Extreme weather events warning, Europe

Extreme weather events have become more common in Europe over the last 30 years, 60% more common, according to the European Academies Science Advisory Council (EASAC).

The number of floods, droughts and storms that have affected Europe since the early 1980s has increased significantly, says a new report.

It is vital that Europe prepares for the likelihood of future extreme weather events.

As storms, floods and heat waves do not respect national borders, action needs to be taken at both national and EU levels.

The Intergovernmental Panel on Climate Change (IPCC) has warned that extreme weather events will continue to occur more frequently globally.

Economic and social consequences of extreme weather events

If European policy makers do not take the latest estimates of future storms, floods and droughts seriously, EASAC warns of “grave economic and social consequences”.

The costs in damage of severe weather events across the European continent over the last three decades have risen by 60%, and will continue to increase.

flood

Flooding caused by a breached dam in Saxony-Anhalt Germany. (Source: EASAC)

EASAC President Sir Brian Heap, said:

“Given the tragic events this year in the rest of the world and the recent IPCC report, EASAC feels obliged to draw attention to the growing impact of extreme weather in Europe. EASAC report follows a highly detailed assessment by a group of Europe’s leading experts on climate (headed up by the Norwegian Academy of Science and Letters and the Norwegian Meteorological Institute) of historic and likely future changes in extreme weather over Europe.”

”From the major loss of lives in heat waves to the economic and human costs of floods and storms, the implications are worrying. They present the European Union and its Member States with significant challenges in preparing Europe for a future with greater frequency of extreme weather. In planning to adapt to such a future, it is critical to use the latest scientific knowledge on how different types of extreme events are expected to develop.”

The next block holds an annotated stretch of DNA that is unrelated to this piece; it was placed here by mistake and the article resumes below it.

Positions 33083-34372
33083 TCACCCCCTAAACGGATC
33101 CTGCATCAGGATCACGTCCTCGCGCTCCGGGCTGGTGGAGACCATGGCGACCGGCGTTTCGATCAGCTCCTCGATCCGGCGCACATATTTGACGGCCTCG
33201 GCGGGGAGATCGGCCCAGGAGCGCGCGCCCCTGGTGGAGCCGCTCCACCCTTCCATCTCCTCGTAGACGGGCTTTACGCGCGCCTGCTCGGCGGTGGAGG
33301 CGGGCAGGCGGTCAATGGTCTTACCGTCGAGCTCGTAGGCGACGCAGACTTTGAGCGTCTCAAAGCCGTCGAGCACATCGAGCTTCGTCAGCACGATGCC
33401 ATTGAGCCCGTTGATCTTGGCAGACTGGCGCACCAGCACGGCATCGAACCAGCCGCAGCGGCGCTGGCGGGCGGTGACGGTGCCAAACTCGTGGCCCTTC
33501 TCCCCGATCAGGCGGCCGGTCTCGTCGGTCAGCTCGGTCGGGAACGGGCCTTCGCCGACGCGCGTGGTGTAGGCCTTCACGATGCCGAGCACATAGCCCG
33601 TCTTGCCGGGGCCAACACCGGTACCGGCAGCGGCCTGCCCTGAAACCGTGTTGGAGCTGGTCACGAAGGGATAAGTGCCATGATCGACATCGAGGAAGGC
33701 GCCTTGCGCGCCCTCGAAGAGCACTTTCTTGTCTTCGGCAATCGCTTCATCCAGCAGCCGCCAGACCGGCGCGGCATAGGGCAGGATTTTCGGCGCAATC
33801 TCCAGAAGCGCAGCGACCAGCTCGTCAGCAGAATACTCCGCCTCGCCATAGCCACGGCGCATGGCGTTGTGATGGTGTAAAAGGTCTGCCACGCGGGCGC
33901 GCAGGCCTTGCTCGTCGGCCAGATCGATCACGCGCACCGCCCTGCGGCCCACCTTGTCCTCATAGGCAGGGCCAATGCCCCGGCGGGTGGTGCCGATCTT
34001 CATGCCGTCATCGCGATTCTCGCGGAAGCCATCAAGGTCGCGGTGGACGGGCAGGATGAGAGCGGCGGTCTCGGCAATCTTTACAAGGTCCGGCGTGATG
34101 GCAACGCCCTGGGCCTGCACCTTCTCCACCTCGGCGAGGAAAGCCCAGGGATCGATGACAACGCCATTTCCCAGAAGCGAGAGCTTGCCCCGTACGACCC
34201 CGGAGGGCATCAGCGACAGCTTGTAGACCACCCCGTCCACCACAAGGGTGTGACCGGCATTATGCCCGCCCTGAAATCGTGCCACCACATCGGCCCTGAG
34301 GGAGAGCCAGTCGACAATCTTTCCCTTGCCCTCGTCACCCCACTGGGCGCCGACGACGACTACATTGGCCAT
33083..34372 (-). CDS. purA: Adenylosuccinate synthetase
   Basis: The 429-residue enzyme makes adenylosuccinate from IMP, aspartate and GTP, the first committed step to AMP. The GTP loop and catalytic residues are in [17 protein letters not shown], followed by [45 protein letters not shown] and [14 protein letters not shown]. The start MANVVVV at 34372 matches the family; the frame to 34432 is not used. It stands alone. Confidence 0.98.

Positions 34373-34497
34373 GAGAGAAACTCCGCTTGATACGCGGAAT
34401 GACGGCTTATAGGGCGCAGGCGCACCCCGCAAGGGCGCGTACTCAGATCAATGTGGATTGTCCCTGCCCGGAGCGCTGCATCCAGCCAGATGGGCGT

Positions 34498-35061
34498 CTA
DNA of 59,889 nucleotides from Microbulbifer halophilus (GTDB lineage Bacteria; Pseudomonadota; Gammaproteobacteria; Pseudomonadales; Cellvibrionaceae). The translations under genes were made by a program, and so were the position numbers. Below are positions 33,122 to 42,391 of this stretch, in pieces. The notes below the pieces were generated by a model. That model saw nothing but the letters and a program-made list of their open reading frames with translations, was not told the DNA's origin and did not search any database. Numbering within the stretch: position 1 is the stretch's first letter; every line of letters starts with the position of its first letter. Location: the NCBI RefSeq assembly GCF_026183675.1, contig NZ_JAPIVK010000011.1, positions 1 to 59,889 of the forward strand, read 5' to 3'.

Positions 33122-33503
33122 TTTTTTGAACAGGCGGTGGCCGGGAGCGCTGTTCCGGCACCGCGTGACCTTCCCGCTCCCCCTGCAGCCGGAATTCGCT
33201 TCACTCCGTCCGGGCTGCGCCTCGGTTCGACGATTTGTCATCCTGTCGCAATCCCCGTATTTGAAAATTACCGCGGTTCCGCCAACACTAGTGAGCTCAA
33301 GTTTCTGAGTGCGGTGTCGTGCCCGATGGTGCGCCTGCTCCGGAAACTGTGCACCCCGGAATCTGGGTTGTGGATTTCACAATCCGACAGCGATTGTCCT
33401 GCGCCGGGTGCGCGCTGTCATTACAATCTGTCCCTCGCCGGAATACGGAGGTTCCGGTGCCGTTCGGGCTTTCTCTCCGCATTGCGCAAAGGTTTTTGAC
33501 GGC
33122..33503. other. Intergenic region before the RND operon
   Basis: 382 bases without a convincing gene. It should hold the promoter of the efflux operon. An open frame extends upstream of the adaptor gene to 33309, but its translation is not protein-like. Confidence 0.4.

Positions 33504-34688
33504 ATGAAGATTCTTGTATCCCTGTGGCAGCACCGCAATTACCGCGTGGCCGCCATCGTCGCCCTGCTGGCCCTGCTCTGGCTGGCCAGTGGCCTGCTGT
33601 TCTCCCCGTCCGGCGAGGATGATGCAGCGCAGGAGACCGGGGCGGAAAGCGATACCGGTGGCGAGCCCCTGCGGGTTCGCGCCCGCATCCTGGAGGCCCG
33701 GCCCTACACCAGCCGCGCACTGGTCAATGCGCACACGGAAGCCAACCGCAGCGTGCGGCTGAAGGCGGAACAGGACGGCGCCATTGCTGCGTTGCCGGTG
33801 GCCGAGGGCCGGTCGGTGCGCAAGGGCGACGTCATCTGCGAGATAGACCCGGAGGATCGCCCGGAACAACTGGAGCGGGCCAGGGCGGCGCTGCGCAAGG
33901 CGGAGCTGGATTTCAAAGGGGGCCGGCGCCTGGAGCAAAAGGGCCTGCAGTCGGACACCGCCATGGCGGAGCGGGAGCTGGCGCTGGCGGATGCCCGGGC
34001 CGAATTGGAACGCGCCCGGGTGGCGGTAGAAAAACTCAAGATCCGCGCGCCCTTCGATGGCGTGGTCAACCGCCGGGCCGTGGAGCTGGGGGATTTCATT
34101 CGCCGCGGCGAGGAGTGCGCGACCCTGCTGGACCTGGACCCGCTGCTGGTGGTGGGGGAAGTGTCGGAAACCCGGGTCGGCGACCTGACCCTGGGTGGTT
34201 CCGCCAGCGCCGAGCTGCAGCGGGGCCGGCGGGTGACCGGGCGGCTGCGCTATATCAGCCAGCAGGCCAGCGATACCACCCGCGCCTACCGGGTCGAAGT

This depends not only on the type of event but also where in Europe is being considered since the EU’s 28 countries and over 500 million population live in very different climate zones, from the Mediterranean sub-tropical to the Arctic.”

The EU needs to take action

The European Union needs to act on 5 areas immediately, the EASAC report advises:

  • Heat waves – further studies are urgently needed to find ways of reducing the death and health toll.
  • Flood defenses and early warning – all EU member states need to set up good practice in flood preparedness. In several European coastal areas the risk from storm surges will worsen as the sea level continues to rise.
  • Floods and droughts – have had damaging effects on agriculture. National, regional and EU-wide strategies need to be established to address this problem.
  • Climate research – despite extensive research, there are still many areas of uncertainty regarding climate trends and probabilities of future events. Climate research needs to be encouraged and strengthened throughout the EU.
  • Adaptation plans – EU Member States must develop and share data on National Climate Change Adaptation Plans.

Sir Brian said:

“Looking at the science, global climate model outputs have proved of immense value in providing the basis for understanding climate and its future. However, there is an urgent need to improve regional climate models to reduce uncertainties and improve projections, for example extreme precipitations or hail storms and other local climatic phenomena such as tornadoes remain imperfectly understood.

The EU has a critical role in strengthening European climate-research communities and building networks across borders and disciplines to provide the data required for informed future policy-making.”

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